Who are the people who marched in Melbourne and Sydney at the weekend, chanting about freedom and demanding an end to lockdowns? One answer is obvious. They are people whose idea of freedom seems to mean being free to put the lives of others at risk by dismantling controls on the transmission of covid-19.
And yes, they behaved selfishly and irresponsibly, as the state premiers and – belatedly rather more reluctantly – the prime minister have said. But acknowledging this to be so does not answer the question of what drives people to act in such a way. Why do their slogans equate public health measures with dictatorship?
The rhetoric used by the marchers and their leaders suggests that it is not only the public health regime that makes them so resentful. Their anger was directed at the government itself, which they do not see as representing them or acting on their behalf.
Protests against lockdowns and vaccination programs are not only an Australian phenomenon. They have also happened in other democracies around the world with which we usually compare ourselves, and they are the latest eruption of populist politics. Populism is not a doctrine of how to govern, like liberalism or socialism. It is an attitude towards government. Sometimes it is expressed on the left of the political spectrum, but in recent times it has mostly found a home on the right, especially the far right. Populists define government as the enemy because they believe it is the vehicle of elites who are separate from, and contemptuous of, “the people”.
It is easier to see the problem with this attitude than to respond to it. The organisers of the so-called freedom marches aren’t part of “the people” any more than the hated elites are. They are activists seeking to manipulate the resentment of those who feel alienated and powerless because they believe government no longer works for them. There were many such activists in the anti-lockdown marches: anti-vaxxers, covid conspiracy theorists, libertarians, and more than a few far-right extremists.
They say they are planning more public protests, and are acting in association with similar groups overseas, as part of a so-called “Worldwide Rally for Freedom”. Those who followed these fringe activists, responding to their messages on Facebook and Instagram, are people who for various reasons have lost trust in government. Perhaps they had lost their livelihoods during lockdown, and they may have already been part of what has been called the precariat – people dependent on precarious, insecure work. Many will be experiencing extreme stress in their personal and family lives.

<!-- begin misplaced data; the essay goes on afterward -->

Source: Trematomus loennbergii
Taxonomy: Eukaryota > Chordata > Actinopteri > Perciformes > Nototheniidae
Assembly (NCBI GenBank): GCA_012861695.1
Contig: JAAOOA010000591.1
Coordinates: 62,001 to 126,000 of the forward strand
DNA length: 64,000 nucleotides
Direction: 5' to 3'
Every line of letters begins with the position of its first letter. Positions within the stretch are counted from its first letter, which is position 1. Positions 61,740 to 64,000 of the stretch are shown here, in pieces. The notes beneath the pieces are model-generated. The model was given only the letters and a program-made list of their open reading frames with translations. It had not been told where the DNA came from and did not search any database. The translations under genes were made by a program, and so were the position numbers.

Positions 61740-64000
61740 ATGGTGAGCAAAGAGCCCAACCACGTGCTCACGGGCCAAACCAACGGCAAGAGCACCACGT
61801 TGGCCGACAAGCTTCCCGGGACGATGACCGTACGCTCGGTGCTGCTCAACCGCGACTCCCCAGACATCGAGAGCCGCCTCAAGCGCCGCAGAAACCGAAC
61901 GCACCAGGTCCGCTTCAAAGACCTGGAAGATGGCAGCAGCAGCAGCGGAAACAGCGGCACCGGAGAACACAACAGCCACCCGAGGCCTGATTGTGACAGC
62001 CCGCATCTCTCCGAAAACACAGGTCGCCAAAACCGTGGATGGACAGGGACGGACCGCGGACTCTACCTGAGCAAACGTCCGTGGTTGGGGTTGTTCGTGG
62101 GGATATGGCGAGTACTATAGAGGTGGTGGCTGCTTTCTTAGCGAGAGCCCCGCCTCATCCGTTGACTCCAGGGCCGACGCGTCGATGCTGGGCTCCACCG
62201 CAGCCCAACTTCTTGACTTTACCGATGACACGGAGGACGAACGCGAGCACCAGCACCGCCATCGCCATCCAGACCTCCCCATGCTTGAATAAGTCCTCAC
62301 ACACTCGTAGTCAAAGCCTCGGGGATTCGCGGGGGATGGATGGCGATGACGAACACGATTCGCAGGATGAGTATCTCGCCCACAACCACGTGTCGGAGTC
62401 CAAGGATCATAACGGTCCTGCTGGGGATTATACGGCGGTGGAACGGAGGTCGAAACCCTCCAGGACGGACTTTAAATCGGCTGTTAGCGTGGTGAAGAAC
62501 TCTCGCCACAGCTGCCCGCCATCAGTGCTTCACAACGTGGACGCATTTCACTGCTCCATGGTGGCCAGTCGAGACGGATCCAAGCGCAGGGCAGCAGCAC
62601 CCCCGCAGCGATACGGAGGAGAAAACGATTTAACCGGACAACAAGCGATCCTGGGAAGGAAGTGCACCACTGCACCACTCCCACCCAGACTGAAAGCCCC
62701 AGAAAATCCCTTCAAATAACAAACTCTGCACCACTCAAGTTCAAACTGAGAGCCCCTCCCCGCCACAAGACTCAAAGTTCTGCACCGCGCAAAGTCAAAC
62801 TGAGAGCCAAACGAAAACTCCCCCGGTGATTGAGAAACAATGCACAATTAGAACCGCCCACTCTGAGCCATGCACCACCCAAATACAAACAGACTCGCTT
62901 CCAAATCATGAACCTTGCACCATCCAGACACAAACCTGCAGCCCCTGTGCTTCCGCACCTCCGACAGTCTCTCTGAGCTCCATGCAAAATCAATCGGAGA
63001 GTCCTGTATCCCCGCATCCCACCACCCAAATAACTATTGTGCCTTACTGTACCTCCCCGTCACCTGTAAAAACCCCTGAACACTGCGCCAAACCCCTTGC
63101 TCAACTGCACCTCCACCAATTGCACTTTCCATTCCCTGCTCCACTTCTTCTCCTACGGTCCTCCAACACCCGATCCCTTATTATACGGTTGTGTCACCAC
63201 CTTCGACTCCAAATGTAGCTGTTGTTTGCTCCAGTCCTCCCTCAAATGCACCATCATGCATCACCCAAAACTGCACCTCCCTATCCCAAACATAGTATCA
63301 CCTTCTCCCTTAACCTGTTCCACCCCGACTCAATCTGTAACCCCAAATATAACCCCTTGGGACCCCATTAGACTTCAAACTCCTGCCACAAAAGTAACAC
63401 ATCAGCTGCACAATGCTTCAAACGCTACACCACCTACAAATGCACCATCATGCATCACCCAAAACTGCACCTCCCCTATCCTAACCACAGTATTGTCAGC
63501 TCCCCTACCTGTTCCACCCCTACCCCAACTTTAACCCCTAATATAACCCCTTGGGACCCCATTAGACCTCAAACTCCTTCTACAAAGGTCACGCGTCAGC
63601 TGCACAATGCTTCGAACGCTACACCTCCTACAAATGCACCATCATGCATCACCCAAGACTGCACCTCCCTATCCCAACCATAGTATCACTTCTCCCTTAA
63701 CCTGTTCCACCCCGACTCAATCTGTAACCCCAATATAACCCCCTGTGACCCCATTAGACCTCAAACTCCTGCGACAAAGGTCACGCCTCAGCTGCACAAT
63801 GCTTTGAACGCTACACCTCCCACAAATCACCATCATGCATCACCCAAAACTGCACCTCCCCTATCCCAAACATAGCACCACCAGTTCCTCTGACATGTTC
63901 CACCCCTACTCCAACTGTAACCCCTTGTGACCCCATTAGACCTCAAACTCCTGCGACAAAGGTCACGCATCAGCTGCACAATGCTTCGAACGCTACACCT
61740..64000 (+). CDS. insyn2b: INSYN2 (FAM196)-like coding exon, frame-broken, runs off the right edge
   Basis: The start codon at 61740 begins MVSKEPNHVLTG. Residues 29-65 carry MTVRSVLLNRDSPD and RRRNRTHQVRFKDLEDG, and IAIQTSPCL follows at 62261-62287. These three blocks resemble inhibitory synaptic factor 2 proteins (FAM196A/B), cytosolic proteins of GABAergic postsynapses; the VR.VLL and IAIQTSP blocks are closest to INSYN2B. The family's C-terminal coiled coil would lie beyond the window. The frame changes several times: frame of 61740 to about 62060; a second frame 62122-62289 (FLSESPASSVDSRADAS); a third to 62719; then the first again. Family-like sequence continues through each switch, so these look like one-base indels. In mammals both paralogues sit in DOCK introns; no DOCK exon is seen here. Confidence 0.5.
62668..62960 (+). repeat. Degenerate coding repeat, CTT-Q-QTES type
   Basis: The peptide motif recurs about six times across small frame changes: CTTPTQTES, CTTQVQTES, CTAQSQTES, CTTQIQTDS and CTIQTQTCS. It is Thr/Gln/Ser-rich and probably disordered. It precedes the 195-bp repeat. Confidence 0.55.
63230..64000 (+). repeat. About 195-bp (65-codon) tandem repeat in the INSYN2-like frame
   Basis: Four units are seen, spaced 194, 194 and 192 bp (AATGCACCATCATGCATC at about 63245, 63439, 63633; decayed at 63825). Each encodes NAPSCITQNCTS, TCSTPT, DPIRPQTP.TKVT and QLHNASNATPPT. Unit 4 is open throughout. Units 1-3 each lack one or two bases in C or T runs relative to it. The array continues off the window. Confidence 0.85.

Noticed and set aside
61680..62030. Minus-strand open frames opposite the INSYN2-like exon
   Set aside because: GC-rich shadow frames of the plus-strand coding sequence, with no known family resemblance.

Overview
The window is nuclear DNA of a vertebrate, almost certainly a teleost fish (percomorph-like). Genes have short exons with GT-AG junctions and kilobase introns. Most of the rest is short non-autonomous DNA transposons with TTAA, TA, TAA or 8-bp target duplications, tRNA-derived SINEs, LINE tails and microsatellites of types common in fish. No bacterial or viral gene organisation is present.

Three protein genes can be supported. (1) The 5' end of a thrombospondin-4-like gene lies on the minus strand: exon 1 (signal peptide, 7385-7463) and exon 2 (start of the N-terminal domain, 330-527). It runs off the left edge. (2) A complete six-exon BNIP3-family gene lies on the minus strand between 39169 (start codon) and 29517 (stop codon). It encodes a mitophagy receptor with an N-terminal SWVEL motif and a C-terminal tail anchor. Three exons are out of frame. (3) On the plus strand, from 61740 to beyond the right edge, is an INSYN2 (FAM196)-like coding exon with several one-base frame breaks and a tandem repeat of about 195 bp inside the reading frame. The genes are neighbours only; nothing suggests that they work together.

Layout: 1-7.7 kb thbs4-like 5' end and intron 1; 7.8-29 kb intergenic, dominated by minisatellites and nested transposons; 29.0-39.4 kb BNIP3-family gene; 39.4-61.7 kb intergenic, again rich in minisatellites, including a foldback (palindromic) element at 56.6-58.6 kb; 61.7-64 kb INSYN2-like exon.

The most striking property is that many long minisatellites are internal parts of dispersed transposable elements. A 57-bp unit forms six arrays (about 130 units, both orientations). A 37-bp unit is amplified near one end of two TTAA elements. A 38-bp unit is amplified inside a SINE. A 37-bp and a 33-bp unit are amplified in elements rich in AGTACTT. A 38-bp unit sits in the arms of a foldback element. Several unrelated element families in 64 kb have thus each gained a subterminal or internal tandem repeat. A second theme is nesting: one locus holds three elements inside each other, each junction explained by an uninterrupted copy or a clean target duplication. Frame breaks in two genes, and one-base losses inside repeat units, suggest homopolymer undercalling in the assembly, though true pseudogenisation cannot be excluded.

This combination of activists and the alienated is a potent one, and in some other countries, it led to political upheaval even before the pandemic. It was present in the agitation that led to Brexit in the UK, and in the continuing discontents unleashed by the Trump era in the US.
There has not yet been an upheaval of similar scale in Australia, but populist messaging on social media was one of the influences on the 2019 election result. In the wake of the election, the Senate announced a committee inquiry into nationhood, national identity and democracy. The inquiry was prompted by the rise of populist politics, but the Senate was aware that the decline of trust in government had been present for a long time.
As the committee’s report notes, the decline is measurable. The Democracy 2025 research project, based in Old Parliament House in Canberra, has tracked a fall in public satisfaction with democracy from 78 per cent of survey respondents in 1996 to 41 per cent in 2018. It has not been a relentless downward plunge. As the Chair’s foreword observes: “Democracy 2025’s surveys record peaks and troughs in public satisfaction. But it is clear that increasing numbers of Australians feel disconnected from democratic institutions and processes; they do not feel they are full participants in, or beneficiaries of, a system that works for them”.
The committee’s work, like so much else in public life, was disrupted by the pandemic, and the report was not tabled until February this year.
One consequence of the pandemic, at least in the early stages, appeared to be a renewed confidence in the ability of the Commonwealth and the states to keep Australians safe. The Chair’s foreword commented that whether this return to trust would last was still an open question; the weekend’s marches perhaps indicate that it has not lasted. If that is so, the need to overcome the loss of trust is now even more urgent than it appeared to be in 2019. It is the most pressing political task of our time.
The committee’s report offers no easy solutions and contains relatively few policymaking recommendations. But two steps could be taken to help restore confidence in parliamentary democracy, the institution that populists love to hate.
As a social democrat, I believe that the committee system, through which Parliament invites ordinary Australians to guide it in its deliberations, should be preserved and extended. And Parliament must reclaim its authority and resist the increasing amount of delegated legislation i.e. rule by executive decree, rather than by bills scrutinised and debated in the House and the Senate. Nearly half of all legislation is now delegated to the executive, and some of it cannot be overruled by a disallowance motion in Parliament.
If fixing these things seem a long way from the demands of protesters, it is because real freedom requires a lot more than a shout in the street. Upholding and protecting freedom is hard work, and it is time we started.